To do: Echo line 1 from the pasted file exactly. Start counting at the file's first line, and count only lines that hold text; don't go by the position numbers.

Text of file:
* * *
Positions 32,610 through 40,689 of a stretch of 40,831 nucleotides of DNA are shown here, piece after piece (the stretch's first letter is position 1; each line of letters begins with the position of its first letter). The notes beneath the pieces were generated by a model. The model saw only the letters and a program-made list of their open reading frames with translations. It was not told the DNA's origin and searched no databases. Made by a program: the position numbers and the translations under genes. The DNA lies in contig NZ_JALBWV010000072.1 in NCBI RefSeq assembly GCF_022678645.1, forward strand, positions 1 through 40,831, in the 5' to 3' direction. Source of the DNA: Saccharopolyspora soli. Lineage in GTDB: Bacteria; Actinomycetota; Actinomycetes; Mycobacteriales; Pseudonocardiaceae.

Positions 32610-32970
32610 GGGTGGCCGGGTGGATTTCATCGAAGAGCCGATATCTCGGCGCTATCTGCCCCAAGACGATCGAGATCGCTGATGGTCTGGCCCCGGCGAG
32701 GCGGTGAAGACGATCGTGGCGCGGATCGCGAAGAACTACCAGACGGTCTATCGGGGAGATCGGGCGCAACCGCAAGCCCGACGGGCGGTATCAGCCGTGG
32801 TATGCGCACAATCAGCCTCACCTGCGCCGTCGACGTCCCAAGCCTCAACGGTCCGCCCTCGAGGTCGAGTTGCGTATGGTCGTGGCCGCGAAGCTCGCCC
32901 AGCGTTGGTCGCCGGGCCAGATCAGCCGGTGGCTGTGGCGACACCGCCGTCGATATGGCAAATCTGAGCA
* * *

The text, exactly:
Positions 32,610 through 40,689 of a stretch of 40,831 nucleotides of DNA are shown here, piece after piece (the stretch's first letter is position 1; each line of letters begins with the position of its first letter). The notes beneath the pieces were generated by a model. The model saw only the letters and a program-made list of their open reading frames with translations. It was not told the DNA's origin and searched no databases. Made by a program: the position numbers and the translations under genes. The DNA lies in contig NZ_JALBWV010000072.1 in NCBI RefSeq assembly GCF_022678645.1, forward strand, positions 1 through 40,831, in the 5' to 3' direction. Source of the DNA: Saccharopolyspora soli. Lineage in GTDB: Bacteria; Actinomycetota; Actinomycetes; Mycobacteriales; Pseudonocardiaceae.